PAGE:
Keyword: Jérôme Cahuzac
At the end of a two-week trial for tax fraud and money laundering, Paris prosecutors this week demanded a sentence of three years in jail for former socialist French budget minister Jérôme Cahuzac, and two years in prison for his former wife Patricia. The court will announce its verdict and sentencing in December. The trial was prompted by Mediapart’s exclusive revelations in 2012 of how Cahuzac, in charge of a crackdown on tax fraud in France, had held a secret bank account abroad for two decades. Michel Deléan and Fabrice Arfi report on the hearings.
Close to the end of a two-week trial, the prosecutor demanded that Jérôme Cahuzac, who was exposed by Mediapart for holding a tax-evading bank account abroad, be also barred from elected office for five years and that his wife be sentenced to two years in jail.
The trial of the former budget minister Jérôme Cahuzac for tax fraud and money laundering opened in Paris on Monday, the same day that it was revealed that French prosecutors want former president Nicolas Sarkozy to stand trial for “illegal financing” of his 2012 election campaign. Mediapart investigative reporter Fabrice Arfi says that such high-profile cases give us an insight into the ethics of public life in France. He argues that rather than simply looking the other way, the country needs to own up to the shameful nature of the situation.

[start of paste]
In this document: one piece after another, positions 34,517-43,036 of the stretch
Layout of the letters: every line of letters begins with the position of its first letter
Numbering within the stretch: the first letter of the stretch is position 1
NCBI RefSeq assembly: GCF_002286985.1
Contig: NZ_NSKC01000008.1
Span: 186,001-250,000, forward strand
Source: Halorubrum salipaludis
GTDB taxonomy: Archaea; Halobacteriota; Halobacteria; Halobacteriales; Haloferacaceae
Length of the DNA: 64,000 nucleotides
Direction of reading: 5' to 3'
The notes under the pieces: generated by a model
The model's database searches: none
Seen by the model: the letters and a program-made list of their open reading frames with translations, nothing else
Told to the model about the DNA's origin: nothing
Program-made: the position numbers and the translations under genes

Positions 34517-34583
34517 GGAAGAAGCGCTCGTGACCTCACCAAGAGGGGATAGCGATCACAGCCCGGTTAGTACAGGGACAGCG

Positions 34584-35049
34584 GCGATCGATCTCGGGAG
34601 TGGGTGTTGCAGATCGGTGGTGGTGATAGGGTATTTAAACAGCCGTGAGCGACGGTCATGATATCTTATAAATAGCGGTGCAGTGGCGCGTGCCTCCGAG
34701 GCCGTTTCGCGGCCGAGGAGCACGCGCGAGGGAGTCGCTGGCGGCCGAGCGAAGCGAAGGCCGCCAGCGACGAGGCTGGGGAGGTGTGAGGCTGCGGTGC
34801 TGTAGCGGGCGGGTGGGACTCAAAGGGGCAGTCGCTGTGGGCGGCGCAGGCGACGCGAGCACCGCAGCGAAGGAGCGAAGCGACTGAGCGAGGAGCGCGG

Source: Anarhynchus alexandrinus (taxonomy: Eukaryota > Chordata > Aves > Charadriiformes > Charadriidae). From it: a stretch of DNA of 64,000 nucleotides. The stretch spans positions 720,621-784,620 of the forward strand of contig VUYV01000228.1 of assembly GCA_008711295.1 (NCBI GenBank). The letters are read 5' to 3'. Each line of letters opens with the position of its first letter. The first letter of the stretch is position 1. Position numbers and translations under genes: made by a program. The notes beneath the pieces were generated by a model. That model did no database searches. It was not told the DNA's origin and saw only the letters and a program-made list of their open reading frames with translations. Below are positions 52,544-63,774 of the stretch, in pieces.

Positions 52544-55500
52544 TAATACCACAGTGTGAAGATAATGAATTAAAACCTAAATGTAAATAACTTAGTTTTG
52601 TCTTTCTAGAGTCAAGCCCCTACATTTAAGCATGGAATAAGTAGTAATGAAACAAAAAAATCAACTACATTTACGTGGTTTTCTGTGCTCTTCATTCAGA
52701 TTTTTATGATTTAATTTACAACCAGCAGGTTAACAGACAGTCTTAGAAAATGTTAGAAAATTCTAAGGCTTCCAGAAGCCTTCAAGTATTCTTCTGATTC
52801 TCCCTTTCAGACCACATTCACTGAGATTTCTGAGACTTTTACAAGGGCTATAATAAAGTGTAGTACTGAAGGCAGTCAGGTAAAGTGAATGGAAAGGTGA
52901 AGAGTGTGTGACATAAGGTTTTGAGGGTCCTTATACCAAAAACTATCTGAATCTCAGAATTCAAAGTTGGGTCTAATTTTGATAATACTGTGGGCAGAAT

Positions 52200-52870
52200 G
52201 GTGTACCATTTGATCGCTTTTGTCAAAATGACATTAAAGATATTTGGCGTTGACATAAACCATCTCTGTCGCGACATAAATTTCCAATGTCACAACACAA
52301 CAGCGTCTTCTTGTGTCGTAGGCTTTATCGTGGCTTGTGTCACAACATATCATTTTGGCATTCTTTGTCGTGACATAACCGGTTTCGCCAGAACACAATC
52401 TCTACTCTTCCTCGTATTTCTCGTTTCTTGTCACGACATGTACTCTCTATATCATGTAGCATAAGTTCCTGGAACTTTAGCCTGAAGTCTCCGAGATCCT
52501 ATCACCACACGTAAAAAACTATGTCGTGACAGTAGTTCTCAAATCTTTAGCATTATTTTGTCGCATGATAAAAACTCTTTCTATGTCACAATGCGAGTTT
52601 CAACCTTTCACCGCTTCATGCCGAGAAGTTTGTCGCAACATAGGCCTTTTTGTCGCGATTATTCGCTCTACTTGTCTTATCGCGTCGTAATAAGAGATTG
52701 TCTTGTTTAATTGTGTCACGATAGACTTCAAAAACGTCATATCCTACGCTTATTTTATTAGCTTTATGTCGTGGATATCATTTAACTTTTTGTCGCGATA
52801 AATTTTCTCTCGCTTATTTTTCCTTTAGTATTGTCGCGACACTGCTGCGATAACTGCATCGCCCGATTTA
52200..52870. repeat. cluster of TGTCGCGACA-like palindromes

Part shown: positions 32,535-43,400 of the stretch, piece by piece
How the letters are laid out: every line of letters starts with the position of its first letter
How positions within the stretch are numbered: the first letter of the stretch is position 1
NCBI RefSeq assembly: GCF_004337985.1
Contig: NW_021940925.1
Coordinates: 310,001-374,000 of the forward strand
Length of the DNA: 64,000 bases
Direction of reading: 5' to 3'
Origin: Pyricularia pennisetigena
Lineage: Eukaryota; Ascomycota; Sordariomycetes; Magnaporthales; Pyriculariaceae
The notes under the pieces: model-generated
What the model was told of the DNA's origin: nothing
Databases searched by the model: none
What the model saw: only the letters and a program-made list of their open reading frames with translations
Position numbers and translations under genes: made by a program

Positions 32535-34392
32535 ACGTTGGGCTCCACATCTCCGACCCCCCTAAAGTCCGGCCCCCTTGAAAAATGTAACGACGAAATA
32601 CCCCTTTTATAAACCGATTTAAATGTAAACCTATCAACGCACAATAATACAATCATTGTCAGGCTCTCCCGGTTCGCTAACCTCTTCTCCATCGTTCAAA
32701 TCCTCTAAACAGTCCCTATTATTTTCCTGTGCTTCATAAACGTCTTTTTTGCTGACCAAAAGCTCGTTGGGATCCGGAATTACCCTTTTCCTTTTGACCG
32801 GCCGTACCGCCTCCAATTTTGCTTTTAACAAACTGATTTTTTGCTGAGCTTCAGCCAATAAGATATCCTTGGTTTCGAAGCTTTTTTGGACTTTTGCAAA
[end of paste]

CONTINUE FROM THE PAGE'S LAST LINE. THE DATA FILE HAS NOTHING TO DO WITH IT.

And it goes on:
Jérôme Cahuzac claimed in court he opened his first secret Swiss bank account in 1992 to fund political activities of the late Michel Rocard.
Serge Dassault, the head of the aviation and defence group that bears his name, a right-wing senator and France's sixth richest person, is accused of laundering the proceeds of tax fraud and of hiding part of his wealth from Parliamentary authorities. The trial, which started on Monday July 4th, focuses on cash hidden in offshore accounts which was allegedly later used to buy votes in the town near Paris where Dassault was mayor. As Yann Philippin reports, the origins of some of these accounts goes back to the days of Serge Dassault's father Marcel, who founded the aviation group.
The Panama Papers revelations have rocked the world with disclosures of how Panamanian law firm Mossack Fonseca mounted offshore financial structures for the rich and powerful that enable tax evasion and money laundering on a staggering scale. Beyond the sensational cases emerging in the leaked documents, Mossack Fonseca is also cited in several judicial investigations into some of the most important corruption scandals in France over recent years. Fabrice Arfi, Karl Laske, Mathilde Mathieu, Yann Philippin and Ellen Salvi report.
The trial of Jérôme Cahuzac, who Mediapart exposed for tax evasion and money laundering, is adjourned until September on a legal technicality.
The trial of the 63-year-old, who Mediapart revealed held a secret tax-dodging account in Switzerland for more than 20 years, opened in Paris on Monday.
Former French finance minister Jérôme Cahuzac will next month stand trial on charges of tax evasion and money laundering. The trial follows a two-year judicial investigation which was itself prompted by Mediapart’s revelations that Cahuzac held a secret bank account abroad, which he first denied before finally confessing in April 2013. Mediapart has gained access to the concluding report by the magistrates which details the evidence for sending Cahuzac for trial. Fabrice Arfi reports.